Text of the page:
Review: Bribar Winning Loop table tennis bat

I coach a lot of beginner players here in Cambridge. I’m always keen to get a beginner player using a good quality beginner bat as soon as possible. It does help me teach table tennis when a player has a decent-ish bat and not a very cheap £5 bat you can buy in high street shops.

So I like to research and test good quality beginner table tennis bats when I can. Over the past month I have been trying out the Bribar Winning Loop table tennis bat (cost £29.99 – £36.99). This is one of Bribar’s best ever selling bats, aimed at beginners / developing players.

In this blog post, I share my experience of playing with the bat, suggest who it is suitable for and whether you should buy or not…

Rubbers and blade

But first I’ll just tell you a little about the rubbers and blade. The rubber used for both forehand and backhand is Friendship 729 Super FX. This is a popular, and very affordable, tacky Chinese rubber. It has medium speed, but high levels of control and spin (more on this later). When you use the rubbers for the first time, they are very tacky, which means the ball doesn’t bounce off the rubber that much. But the tackiness will wear off a little after 1-3 hours of play and you should feel some more speed come through.

The blade is a TIBHAR Absolute Allround. This is a wooden blade, again with manageable levels of speed and high levels of control. The bat is custom-made, with proper table tennis glue, which means it is easy to replace /change the rubbers (if needed) and keep the blade.

Playing experience

I’ve been using the Bribar Winning Loop on and off during coaching sessions over the past month. It has two major selling points (1) high levels of control (2) spin generation. Let’s examine both of these in a bit more detail…


As the rubber / blade combination is not too fast, I found it quite easy to deal with incoming spin and keep the ball on the table. Blocking topspin shots was super-easy. The other player could really load up with topspin and the bat absorbed the energy and returned the ball easily. This is good! And if the ball had backspin, I found it very easy to push and keep the ball low too.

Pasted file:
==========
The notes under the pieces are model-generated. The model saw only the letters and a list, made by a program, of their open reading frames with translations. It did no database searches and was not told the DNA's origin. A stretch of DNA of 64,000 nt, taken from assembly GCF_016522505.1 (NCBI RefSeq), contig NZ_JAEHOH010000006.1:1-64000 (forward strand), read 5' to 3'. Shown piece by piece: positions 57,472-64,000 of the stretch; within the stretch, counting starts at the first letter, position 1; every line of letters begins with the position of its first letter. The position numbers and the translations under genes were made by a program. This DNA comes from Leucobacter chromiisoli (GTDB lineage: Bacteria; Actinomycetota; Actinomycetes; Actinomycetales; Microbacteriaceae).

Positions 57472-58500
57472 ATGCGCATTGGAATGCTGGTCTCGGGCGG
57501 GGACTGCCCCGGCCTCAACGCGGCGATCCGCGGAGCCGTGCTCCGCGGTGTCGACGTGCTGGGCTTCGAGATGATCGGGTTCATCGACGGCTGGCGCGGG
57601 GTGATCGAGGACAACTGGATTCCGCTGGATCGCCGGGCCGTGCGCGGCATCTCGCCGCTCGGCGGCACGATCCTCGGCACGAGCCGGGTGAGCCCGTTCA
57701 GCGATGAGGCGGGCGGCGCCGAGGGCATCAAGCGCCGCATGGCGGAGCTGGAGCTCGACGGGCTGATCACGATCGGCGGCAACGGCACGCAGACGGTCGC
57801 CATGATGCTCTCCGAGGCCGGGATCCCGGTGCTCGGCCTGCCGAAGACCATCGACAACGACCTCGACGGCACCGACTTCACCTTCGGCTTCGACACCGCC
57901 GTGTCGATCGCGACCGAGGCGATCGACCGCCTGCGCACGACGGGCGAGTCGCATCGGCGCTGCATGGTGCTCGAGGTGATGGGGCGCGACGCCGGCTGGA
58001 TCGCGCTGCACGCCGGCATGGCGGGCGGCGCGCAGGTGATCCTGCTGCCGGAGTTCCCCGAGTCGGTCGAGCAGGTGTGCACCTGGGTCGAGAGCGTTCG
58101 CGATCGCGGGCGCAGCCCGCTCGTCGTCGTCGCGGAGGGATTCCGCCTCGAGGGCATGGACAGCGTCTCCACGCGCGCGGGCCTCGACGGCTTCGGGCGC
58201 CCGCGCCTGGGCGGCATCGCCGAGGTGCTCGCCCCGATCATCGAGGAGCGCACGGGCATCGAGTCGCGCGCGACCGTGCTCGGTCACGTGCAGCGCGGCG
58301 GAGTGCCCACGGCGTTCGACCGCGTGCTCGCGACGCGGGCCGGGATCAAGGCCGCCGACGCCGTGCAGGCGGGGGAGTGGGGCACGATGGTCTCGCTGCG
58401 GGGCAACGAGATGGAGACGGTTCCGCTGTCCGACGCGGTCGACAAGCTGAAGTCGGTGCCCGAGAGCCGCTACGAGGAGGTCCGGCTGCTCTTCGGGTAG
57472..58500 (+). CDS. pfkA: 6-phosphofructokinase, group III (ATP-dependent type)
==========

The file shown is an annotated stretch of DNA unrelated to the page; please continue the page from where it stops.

With my attacks, I found the bat very good at keeping the ball low and on the table. This is because the rubbers / blade are not super-fast and also because the ball comes off the rubber at a lowish angle. So I didn’t feel like I was going to hit the ball long. There was more chance I was going to hit the ball into the net, but a slight change of my swing trajectory solved this issue.

I always prefer beginner players to start with a slightly slower bat, as it helps them get more balls on the table and encourages them to play with good technique to get some energy into the shots. So the Winning Loop bat scores highly for me on this.


Even though the rubbers / blade are medium speed, you can still generate tons of spin. And I mean as much spin or more spin than any other table tennis bat I have used at this price range.